The games these Terrapins play won’t be to get them used to tough competition, but to get them gelling as a unit. It’ll get Dez Wells acclimated to his role as the primary scoring option, to get Nick Faust used to playing off him, to get Roddy Peters accustomed to playing with elite players around him, rather than having to do it himself as he did at Suitland, and it’ll give Smotrycz his first exhibition game as a Terp. Same goes for the other guys.

  • RPI is no longer a hindrance, to the umpteenth power

Last year, the Terrapins played only five games in which their opponent was ranked; three against Duke, one against Kentucky, and one against NC State. Sure, they played Miami and North Carolina, but neither was ranked at the time and the Tar Heels were very similar to Maryland in skill. In 2011, they played seven ranked teams (UNC 3x, Duke 2x, Alabama and UVa) but the roster was in disarray and didn’t really have Turgeon’s guys.

This year, Turgeon gets the schedule of a team set to play in the NCAA tournament, and come ACC tournament time, set to compete for the conference title. Their first big game against UConn (who was barred from the tournament last year despite going 20-10) is going to be even harder than Kentucky. A team that returns Shabazz Napier, Ryan Boatwright, and their other four top scorers from last year will be a real challenge to beat. Toss in a top 100 recruit in Kentan Facey, and the game should be a barometer on how good the Terps will be this year.

Then you replace Northwestern in the Big Ten challenge with an Ohio State team that made the Elite Eight last year. Yes, they lose Deshaun Thomas/ a third of their shots on offense, but this is Thad Matta we’re talking about. They make the tournament every year, and it’s not as if the cupboard is barren with Quinton Ross ready to take on a bigger role, a solid PG is Aaron Craft and locally poached SG Kameron Williams (of Mount St. Joes) stepping in. This Ohio State team will be well-coached, and ready to introduce Maryland to life in the B1Gs early.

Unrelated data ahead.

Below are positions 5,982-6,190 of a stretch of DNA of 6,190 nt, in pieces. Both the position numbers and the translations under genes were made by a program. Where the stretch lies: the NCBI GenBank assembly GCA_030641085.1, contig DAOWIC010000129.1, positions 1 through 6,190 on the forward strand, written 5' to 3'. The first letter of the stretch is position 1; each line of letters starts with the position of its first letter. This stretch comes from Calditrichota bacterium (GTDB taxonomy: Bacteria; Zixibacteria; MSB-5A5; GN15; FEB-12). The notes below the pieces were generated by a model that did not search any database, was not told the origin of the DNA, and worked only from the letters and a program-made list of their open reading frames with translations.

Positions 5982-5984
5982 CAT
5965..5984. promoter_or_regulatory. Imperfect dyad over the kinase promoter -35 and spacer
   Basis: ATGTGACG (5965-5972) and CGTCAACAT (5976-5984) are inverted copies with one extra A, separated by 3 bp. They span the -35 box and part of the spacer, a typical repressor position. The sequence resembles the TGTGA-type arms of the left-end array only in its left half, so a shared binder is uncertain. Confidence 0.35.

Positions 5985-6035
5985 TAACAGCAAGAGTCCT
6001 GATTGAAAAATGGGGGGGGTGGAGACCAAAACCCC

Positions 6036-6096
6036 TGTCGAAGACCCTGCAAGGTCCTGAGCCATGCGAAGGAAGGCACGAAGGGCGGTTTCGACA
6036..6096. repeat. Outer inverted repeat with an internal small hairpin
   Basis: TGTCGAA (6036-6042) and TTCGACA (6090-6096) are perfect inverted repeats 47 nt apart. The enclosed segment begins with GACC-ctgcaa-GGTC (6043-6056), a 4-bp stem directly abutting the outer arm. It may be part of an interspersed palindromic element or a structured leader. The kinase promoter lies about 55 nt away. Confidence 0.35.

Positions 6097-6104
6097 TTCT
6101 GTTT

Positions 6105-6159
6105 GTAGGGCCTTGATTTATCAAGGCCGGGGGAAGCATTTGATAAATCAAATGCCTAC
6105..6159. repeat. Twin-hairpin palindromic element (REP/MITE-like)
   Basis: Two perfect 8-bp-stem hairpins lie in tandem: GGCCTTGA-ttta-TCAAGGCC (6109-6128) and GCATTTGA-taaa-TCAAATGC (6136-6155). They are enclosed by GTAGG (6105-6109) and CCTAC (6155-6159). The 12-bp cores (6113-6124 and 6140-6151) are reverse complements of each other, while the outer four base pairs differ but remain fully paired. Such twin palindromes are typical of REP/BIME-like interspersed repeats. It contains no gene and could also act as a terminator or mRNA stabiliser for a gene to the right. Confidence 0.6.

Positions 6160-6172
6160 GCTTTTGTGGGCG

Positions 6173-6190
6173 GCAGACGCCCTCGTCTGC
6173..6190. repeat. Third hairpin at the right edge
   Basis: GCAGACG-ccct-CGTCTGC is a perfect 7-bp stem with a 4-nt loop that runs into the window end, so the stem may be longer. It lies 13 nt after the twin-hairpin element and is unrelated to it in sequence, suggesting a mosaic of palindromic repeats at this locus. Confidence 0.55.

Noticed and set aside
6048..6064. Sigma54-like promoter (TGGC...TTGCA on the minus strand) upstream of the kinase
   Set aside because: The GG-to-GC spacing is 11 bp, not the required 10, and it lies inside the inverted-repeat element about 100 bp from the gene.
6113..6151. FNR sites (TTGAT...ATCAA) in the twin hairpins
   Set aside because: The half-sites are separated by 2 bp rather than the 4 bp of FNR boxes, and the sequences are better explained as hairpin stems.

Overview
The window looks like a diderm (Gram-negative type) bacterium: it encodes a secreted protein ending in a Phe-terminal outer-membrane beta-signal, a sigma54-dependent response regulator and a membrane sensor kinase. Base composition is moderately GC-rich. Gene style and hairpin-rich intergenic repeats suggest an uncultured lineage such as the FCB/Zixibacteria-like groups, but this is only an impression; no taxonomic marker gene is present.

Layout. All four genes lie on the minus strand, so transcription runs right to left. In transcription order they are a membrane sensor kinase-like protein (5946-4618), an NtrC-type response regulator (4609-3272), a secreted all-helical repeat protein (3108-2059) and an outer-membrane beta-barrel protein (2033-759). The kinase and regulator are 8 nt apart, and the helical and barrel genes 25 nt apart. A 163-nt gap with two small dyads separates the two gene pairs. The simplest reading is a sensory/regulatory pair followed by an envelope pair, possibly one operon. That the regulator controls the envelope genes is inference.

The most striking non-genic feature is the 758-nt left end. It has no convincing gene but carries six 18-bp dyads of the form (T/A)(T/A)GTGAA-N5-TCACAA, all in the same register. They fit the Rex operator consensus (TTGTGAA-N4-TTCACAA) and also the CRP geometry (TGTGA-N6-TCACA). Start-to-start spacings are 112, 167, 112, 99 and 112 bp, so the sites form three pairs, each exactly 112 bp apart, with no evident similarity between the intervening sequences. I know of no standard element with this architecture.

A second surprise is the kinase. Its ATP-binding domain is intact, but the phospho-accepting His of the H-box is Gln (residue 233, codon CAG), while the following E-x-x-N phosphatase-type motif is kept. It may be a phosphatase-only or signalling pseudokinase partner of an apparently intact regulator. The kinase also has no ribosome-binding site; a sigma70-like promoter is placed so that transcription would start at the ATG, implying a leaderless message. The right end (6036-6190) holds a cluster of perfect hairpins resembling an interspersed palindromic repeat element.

Still, those two powerhouse games will prep the Terps for what will be the hardest ACC schedule they have, arguably, ever faced. Syracuse is stacked, Pitt (who made the tourney) returns six of their top ten scorers, Duke brings in the second best high school player in the nation and a very refined team, North Carolina will be reloaded, NC State loses CJ Leslie and Howell, but they should still be very tough to beat, Notre Dame is always a tough out, Virginia brings back the ACC Player of the Year, and the rest of the conference is never really easy.

That schedule is brutal, doesn’t really give you any games off, and since I’m a firm believer that competition is great, it also makes Maryland a better team by default. Maryland may still technically be young with only three upperclassmen (who will get actual minutes) on the roster, but this team just feels older than their age suggests. They’ve been on the big stage before, won big games before, and know how to better deal with adversity. This schedule is one that should be full of challenges and intense games, and come midseason, they’ll either be playing some of their best basketball, or in the ACC gutter. I can’t see the latter happening with the talent on this team.

Even if Maryland goes 22-12 next year again, the wins they get next year will be almost assuredly against better competition, and the losses the same. This team was pretty darn close to an NCAA berth last year, and if they have a similar season to last year with wins over some of the aforementioned teams, they’re going to be in the tournament.